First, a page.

Sunday, January 15, 2012

The Best of 2011

I meant to do a review of the 2011 gardening season a few weeks ago, but didn't get around to it.  I'm already starting to place my seed orders for this year, so decided before I look too far ahead, it would still be a good idea to look back at the successes of last year. Better late then never! Besides, as I sit here and look out the window on this crisp, sunny winter day (-10 at last check), it's nice to see how the garden looked at it's peak summer green.  While everything looks so dead outside, it's hard to believe it ever looked so good!

The gardening season for 2011 was certainly a challenging one.  Lots of rain and little time seemed to be the theme for me this year.  The rain, we all remember.  Thankfully, we finished with a great fall!  I didn't have as much time to devote to the garden this year due to a change of work hours that left me with little time to spare.  The good news, is that despite the rain and my lack of attention, the garden grew, proving it is possible to have fresh food from your backyard despite a full time job and busy schedule!

I thought I'd list a few of my favourite crops and discoveries of the year (in no particular order):


What can I say- the easiest thing I grew!  Once the bulbs were planted in the fall of 2010, there was very little work to do.  A little compost here, a little compost there.  A clip of the scapes in July, and given time, I had a little stash of garlic to harvest.  I was pleased with the results as this was my first time growing garlic, so it was really a 'test' crop for me. 

As a result of this success, I have gone a little garlic crazy this fall. Since I used up all the harvest by October- mostly in my homemade tomato sauce-  I figure next year I'll need more-  much more!   I have planted over 40 cloves throughout the garden.  Yes, this will use up a lot of space I could use for other crops, but really the payout will be worth it (if successful).  At the farmer's market the other day, organic garlic was upwards of 10.99/lb.   A better rate of return than say, zucchini, which doesn't seem to grow well for me, but I can buy at the farmer's market relatively cheaply.


I had  a really good crop of tomatoes.  The Black Plum tomatoes were very prolific and made a really good sauce.  The San Marzano's were smaller this year, but still not bad.  I grew two new larger size tomatoes:  Ernie's Plump, which was great for sauces as it was really meaty, less juicy, not as good for fresh eating.  The "Cosmonaut Volkov" tomato has a lot of promise as a fresh eating tomato- and was prolific as well.  The first one I ate was so delicious!  After that, the remaining ones were a little watery-tasting- a result of too much rain, I'm sure.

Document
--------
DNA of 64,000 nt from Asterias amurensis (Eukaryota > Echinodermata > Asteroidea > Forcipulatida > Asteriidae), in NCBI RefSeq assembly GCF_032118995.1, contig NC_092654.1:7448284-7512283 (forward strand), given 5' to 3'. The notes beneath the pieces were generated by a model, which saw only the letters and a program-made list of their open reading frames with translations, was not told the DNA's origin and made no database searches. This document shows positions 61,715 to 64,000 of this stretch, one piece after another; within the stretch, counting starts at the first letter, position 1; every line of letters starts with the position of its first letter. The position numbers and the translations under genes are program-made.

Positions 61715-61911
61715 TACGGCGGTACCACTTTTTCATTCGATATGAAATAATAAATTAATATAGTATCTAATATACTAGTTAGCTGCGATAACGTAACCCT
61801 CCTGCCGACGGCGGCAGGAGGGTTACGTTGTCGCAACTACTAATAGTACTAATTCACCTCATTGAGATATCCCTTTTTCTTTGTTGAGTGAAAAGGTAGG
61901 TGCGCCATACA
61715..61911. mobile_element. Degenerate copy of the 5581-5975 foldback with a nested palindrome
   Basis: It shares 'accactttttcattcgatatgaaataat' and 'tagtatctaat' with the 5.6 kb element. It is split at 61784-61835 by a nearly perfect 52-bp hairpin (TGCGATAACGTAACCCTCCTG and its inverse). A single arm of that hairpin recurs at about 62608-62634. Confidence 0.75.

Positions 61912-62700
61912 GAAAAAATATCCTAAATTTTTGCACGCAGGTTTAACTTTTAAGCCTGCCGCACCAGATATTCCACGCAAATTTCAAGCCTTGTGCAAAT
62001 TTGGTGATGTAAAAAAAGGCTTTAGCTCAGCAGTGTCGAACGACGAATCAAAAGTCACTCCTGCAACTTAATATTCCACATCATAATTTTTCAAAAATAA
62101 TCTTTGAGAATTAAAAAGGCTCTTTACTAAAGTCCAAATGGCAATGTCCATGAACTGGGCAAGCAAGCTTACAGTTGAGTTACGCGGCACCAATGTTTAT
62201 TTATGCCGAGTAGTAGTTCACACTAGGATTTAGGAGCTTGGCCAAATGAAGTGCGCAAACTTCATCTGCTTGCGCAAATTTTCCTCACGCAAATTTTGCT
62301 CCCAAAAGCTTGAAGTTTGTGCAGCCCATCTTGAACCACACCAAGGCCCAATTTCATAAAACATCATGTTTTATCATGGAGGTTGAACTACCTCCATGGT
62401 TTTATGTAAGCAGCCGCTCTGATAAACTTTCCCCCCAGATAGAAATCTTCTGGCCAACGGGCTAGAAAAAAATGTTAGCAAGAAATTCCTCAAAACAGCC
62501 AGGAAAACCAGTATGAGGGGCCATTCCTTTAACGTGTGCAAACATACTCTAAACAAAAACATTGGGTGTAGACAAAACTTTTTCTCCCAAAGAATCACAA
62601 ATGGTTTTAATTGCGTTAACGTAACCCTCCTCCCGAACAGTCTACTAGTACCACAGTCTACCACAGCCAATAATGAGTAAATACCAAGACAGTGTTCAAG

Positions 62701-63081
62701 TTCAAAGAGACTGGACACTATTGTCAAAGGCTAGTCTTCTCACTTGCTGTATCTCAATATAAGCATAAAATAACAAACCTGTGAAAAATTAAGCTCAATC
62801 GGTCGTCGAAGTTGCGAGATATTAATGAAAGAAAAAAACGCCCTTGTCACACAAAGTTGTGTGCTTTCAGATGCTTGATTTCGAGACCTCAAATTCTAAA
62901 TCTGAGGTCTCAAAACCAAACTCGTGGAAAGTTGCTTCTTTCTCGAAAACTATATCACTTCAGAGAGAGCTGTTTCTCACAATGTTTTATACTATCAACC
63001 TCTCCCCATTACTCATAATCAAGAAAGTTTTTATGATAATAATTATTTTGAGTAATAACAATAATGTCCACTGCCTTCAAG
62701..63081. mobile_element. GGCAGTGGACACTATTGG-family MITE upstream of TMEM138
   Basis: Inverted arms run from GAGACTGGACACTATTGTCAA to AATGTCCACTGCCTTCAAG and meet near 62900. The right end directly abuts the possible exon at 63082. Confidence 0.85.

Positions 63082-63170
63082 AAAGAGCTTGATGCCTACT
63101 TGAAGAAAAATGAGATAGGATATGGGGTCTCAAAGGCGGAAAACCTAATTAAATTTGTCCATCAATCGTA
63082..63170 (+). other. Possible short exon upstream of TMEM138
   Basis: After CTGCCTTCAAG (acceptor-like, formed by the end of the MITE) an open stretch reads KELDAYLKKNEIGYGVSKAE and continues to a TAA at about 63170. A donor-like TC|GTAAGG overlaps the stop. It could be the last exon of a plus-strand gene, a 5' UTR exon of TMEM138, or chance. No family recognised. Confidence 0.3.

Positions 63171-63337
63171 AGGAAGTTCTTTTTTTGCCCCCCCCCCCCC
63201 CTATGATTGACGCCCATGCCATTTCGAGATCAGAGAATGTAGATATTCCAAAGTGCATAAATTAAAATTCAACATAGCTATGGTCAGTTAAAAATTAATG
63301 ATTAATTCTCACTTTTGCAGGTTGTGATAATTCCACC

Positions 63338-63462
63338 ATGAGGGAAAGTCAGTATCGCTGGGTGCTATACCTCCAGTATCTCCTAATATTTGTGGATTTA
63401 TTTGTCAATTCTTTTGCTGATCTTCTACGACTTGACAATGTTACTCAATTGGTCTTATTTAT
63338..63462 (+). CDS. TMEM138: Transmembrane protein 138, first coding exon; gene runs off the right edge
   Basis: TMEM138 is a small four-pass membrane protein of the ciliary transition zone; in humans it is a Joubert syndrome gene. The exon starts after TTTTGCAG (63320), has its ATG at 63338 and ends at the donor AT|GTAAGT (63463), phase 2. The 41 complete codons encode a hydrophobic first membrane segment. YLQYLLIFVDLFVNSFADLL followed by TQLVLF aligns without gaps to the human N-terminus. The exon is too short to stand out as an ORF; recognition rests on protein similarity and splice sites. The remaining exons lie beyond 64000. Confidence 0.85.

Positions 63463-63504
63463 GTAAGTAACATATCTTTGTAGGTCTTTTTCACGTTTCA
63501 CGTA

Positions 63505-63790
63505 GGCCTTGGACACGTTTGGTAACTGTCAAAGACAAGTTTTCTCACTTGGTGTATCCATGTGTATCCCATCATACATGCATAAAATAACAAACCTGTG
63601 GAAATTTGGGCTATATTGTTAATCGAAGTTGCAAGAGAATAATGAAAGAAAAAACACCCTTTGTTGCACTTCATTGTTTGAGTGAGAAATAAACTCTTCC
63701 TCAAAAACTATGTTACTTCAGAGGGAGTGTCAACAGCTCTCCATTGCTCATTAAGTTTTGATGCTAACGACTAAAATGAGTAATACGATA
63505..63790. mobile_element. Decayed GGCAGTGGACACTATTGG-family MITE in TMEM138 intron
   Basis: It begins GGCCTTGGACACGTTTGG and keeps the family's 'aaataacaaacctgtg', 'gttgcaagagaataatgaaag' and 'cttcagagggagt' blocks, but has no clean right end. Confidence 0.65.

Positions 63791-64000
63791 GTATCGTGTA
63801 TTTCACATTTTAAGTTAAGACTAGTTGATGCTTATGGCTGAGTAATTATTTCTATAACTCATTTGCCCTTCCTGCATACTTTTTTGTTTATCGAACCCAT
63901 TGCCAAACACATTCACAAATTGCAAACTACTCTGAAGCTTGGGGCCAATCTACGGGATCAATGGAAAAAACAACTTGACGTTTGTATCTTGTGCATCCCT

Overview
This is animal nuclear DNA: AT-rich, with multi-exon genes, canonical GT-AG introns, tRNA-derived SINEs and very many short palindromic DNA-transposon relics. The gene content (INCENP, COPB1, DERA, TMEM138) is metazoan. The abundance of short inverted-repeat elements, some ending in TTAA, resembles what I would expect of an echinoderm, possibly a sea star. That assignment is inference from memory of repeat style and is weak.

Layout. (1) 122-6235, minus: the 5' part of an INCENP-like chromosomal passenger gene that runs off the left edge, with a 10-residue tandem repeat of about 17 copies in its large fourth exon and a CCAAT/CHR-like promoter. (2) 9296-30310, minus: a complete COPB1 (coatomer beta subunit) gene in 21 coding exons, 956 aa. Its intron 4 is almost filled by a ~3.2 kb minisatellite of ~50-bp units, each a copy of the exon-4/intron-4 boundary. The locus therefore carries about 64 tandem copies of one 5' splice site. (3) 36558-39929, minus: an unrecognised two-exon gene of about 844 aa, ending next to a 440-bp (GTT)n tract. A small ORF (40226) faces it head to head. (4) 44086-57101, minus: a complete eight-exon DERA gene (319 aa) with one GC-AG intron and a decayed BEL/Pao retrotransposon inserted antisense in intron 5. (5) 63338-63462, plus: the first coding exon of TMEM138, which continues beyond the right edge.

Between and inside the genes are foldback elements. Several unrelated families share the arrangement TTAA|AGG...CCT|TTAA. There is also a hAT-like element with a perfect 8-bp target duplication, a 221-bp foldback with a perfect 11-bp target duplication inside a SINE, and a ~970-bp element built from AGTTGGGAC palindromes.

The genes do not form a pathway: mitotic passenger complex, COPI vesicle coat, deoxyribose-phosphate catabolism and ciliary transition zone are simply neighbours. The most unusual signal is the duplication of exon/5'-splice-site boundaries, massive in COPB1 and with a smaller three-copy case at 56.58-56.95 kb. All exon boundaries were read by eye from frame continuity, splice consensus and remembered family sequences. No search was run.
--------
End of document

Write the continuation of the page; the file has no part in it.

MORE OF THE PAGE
I mostly made tomato sauce with the harvest, and had a freezer full by season's end.  "Had", being the key word here as at last check I only had a couple of containers left!

Swiss Chard

I ate swiss chard all summer long, so much so I got a little tired of it.  A successful crop once again.

True Red Cranberry Pole Bean

The red cranberry bean was a 'test' crop for me, so I didn't have a huge harvest. I love the round deep red colour of them.  They tasted as good as they looked- I added them to a pasta e fagioli soup the other day, and they were so creamy tasting, not at all dry like the beans you buy at the store.  I must expand production next year!!!!  Growing beans to the dry bean stage also seems like an economical use of my back yard space.  Organic dry beans are not something you find readily at the farmers market (at least I haven't seen any)...and if they are there, I'm sure they would be pretty expensive.  I also like being able to grow a crop for 'winter' use.


I only managed to produce 2 sweet dumpling squash from one plant- not a huge harvest. However, they were so delicious,  I must find out how get them to be more productive!!  I roasted them and stuffed them with a quinoia/ground turkey/goat cheese mix and can't wait for next year to make it again.

Soup Celery

I make soup and stock all the time, and this 'herb' (?) has been invaluable over the season.  Whenever I had a pot of stock on the stove, I just had to pop into the garden, clip a few stems and pop it in. It has the same flavour as regular celery and works as a great substitute.  It was also really productive, and I have lots of it frozen in the freezer.  I grew some in my 'winter' garden and at last check (pre- deep freeze), it was still growing strong.  Soup celery will definitely be a keeper in my garden. 

Rossa di Milano Onion (in pots)

I was pleased to discover that onions grow well in pots!  I spaced them a little too close together ( a lesson learned for next year), but still managed to grow a small harvest of sizable onions.  In fact, the pot onions did much better than the ones I grew in the raised  beds.  A definite space saver!

"Green Manure"

I grew both oats and buckwheat as 'green' crops to add to the soil to improve fertility.  Both were really easy to grow.  The buckwheat, I pulled and dug into the soil where it grew, and the oats I added to the compost and to the raised beds after fall clean up.
Purple Orach

A crop I grew on a whim last summer.  A very tasty addition to my summer salads and also provided a nice deep purple colour to the garden.

Now, on to 2012!  Happy growing!

1 comment:

Gardeningbren said...

I loved your photos and your inspiration for next year!!